Late last week, Jonathan Nichols was interviewed by the American Association for the Advancement of Science about his participation in Climate Science Day visits to Capitol Hill lawmakers and staffers last month (https://www.aaas.org/news/scientists-visit-policymakers-offer-help-tackling-climate-change). On Monday, National Geographic posted an article and a video on Ben Holtzman and his SeismoDome audio-video show on earthquakes, wave propagation, and seismic noise (http://news.nationalgeographic.com/2017/04/earthquake-sounds-seismodome-geology-science/). Mo Raymo was quoted in an article in Nature Wednesday, reprinted that same day in Scientific American, on the prospect for instability of the East Antarctic Ice Sheet (https://www.scientificamerican.com/article/antarctica-rsquo-s-sleeping-ice-giant-could-wake-soon/). And Peter Kelemen’s work as lead scientist for the Oman Drilling Project and the insight that project will provide into prospects for carbon capture and storage in Earth’s oceanic mantle was the subject of a story posted yesterday by Associated Press (https://apnews.com/366018c9cda94eec91a5e2c3c822fbb6/Scientists-seek-holy-grail-of-climate-change-in-Oman's-hills), along with video footage from Oman posted on YouTube (https://www.youtube.com/watch?v=JWD9ImuLUf8&feature=youtu.be).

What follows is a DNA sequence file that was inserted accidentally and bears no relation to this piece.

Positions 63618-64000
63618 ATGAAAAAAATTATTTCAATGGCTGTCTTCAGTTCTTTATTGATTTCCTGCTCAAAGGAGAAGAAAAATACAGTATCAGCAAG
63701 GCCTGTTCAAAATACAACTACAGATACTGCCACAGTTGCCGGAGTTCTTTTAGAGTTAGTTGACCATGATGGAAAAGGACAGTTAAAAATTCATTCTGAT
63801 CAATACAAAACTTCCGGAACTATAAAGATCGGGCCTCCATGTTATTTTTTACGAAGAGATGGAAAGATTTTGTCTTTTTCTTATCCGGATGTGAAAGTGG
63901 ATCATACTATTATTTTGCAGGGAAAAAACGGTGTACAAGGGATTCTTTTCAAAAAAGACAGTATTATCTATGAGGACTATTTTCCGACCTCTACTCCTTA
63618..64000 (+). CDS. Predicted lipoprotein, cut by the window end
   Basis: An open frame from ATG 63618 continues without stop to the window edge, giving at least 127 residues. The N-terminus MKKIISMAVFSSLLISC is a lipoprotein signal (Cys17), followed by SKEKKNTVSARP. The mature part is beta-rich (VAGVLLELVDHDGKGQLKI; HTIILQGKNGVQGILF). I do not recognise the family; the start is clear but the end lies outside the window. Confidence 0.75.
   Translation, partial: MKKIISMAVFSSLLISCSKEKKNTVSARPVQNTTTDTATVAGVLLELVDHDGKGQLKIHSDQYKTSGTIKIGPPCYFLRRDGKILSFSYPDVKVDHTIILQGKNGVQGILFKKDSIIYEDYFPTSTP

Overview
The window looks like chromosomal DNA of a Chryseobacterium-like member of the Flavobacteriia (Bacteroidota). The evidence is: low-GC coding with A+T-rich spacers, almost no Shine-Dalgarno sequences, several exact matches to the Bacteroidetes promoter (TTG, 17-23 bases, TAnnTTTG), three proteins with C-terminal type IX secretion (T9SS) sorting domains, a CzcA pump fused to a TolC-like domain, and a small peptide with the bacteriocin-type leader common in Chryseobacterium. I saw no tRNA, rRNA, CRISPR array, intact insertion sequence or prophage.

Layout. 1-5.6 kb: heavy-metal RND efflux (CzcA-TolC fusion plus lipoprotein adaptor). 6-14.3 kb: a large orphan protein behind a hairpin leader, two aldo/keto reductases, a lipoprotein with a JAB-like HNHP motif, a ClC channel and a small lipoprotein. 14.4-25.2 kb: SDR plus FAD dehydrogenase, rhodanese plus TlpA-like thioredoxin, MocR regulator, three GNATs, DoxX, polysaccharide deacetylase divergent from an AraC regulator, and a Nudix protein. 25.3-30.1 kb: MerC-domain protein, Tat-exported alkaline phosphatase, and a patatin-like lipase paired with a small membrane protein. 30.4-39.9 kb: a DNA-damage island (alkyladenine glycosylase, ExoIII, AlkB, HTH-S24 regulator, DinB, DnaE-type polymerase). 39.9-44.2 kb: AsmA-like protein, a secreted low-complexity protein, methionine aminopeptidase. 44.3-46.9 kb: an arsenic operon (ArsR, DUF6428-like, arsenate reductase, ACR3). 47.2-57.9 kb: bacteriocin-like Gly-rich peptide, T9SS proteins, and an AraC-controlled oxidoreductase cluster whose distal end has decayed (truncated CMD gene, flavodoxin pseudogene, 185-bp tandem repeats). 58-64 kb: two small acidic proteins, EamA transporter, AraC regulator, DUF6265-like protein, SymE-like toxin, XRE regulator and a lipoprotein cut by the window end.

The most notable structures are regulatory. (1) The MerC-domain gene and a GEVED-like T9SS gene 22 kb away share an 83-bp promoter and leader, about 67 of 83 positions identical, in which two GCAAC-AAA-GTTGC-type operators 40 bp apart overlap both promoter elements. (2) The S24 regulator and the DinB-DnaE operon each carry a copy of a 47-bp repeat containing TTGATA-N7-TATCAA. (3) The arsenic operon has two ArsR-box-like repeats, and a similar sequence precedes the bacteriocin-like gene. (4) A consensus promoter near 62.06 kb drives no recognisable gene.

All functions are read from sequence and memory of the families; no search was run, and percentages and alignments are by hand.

Next week will feature several highlights. On Wednesday evening, in the Low Library Rotunda, the 2017 Vetlesen Prize will be presented in a black-tie ceremony to Mark Cane and Princeton University’s George Philander (http://www.ldeo.columbia.edu/news-events/two-who-enabled-el-nino-forecasts-win-2017-vetlesen-prize). CNN’s Fareed Zakaria will serve as master of ceremonies for the evening. The day before, beginning at 3 pm on Tuesday afternoon, Mark and George will give the Vetlesen Lectures in Monell Auditorium. Mark will lead off with a 30-minute talk on “The ENSO mechanism: What’s under the hood.” George will follow with an equal-length talk on “The hedgehog and the fox: A Nelson Mandela perspective on global warming.” A reception will follow the two lectures.